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30 or 15 year mortgage?

Chris Farrell Aug 12, 2009

Question: Hi, I am a 34-year-old single woman with no debt, a comfortable, stable salary, and a high saving rate. I am planning to buy a home for the first time and need to get a mortgage. I can put 20% down for the down payment but the question is, what length of mortgage should I sign up for? My bank is advising me to get a 30-year mortgage (about 35% of my income) but my parents are pushing for a shorter-term mortgage (20 or even 15-year) with the argument that I would build equity in the home much faster. In their opinion, the total interest you pay over the course of the loan only benefits the bank — not the owner. What is your opinion on this? Laura, Hanover, NH

Answer: Your parents are right. The 15-year fixed-rate mortgage does save you a lot in interest payments. For example, a $100,000 mortgage at 6.25% for 30 years will cost you $121,900 in interest if your marginal tax rate is 25%. The interest charge on a 15-year mortgage at 6% is $51,900. (The rate on a 15-year mortgage is lower than the 30-year rate.) So, it’s a good move if you have the cash flow to absorb the higher monthly mortgage tab. The main advantage to you of the 30-year mortgage is that your monthly outlay is significantly less.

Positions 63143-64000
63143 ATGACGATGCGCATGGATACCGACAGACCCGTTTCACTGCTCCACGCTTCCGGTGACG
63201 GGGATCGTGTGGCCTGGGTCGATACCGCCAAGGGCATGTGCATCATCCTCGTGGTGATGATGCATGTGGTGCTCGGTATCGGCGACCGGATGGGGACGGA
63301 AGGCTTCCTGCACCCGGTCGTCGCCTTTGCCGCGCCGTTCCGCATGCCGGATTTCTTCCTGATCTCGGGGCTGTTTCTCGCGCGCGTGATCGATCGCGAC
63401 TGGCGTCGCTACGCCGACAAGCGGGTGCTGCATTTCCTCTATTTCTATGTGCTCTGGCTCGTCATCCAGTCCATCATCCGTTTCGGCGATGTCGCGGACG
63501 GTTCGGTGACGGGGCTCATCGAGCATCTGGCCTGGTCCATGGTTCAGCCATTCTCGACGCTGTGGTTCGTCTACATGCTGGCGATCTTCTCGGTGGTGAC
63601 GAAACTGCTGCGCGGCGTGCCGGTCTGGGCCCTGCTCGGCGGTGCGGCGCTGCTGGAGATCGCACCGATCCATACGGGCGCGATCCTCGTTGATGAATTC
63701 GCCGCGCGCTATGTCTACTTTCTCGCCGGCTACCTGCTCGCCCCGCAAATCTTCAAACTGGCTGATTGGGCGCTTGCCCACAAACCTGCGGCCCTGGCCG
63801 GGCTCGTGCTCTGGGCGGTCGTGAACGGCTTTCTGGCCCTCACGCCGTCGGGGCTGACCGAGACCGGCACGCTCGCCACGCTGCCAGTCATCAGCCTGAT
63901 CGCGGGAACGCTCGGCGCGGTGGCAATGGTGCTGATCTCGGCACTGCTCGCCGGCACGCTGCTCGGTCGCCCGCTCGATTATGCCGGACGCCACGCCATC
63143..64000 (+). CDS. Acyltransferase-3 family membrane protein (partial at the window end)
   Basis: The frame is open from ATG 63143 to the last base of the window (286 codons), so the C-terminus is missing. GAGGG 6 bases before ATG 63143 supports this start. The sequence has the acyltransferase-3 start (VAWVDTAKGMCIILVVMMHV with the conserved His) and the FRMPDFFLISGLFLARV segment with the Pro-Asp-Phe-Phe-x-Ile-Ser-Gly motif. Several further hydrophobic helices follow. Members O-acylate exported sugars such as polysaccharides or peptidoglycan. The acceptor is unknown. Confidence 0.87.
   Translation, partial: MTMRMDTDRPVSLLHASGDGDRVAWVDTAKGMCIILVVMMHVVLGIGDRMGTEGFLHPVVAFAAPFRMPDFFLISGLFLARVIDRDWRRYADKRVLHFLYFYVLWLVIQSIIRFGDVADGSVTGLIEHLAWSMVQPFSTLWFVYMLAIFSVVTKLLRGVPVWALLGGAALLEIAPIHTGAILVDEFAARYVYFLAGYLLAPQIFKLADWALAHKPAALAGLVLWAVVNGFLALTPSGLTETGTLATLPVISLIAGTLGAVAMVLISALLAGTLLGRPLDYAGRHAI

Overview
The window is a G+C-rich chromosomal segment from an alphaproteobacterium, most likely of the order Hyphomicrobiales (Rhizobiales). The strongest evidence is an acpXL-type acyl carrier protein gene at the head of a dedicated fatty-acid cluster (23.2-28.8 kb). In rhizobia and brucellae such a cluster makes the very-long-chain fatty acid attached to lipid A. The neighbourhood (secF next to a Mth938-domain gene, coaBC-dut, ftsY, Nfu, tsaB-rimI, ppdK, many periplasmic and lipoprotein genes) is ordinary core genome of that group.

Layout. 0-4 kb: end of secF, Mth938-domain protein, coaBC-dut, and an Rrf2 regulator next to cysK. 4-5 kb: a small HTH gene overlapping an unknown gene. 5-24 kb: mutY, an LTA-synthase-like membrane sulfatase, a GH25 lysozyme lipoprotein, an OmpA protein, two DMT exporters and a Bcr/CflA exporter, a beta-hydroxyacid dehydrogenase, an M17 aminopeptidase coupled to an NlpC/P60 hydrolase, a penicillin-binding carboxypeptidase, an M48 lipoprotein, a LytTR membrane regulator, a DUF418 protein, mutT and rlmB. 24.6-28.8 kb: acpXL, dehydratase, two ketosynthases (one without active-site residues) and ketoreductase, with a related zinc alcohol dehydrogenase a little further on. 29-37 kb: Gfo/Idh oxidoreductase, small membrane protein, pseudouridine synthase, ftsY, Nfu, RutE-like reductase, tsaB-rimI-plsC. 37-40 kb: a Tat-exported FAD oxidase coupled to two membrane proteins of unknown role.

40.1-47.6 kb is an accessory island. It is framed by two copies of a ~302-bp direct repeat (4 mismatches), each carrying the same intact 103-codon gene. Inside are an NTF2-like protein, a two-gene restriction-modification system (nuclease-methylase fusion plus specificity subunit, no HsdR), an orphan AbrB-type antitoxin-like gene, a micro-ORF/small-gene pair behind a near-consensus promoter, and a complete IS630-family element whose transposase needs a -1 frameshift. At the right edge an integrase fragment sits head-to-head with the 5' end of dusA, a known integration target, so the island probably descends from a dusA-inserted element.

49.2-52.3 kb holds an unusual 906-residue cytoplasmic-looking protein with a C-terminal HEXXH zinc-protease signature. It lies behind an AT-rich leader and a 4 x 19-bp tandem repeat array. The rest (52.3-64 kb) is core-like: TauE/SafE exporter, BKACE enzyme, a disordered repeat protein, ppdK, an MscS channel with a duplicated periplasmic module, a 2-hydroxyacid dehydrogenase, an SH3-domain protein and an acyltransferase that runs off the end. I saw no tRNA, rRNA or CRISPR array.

However, there is another option: The 13th monthly payment. Many people like locking in the lower monthly payment of the 30-year fixed-rate mortgage, but they don’t want to pay the bank all that interest. They make an extra monthly payment during the year. You just tell the lender to apply the 13th payment to paying down principal. You cut your interest payments significantly this way. For instance, by making one more monthly payment on a 30 year fixed rate mortgage at 6.25% you’ll shorten the life of the loan by 5 years 4 months, saving $27, 263 in interest.

The advantage of this approach is flexibility. Let’s say your financial circumstances change–you lose your job, you need a new car, your children need extra tutoring–you can always go back to the 30-year payment schedule with no penalty. Just make sure there is no prepayment penalty with the mortgage if you go this route.

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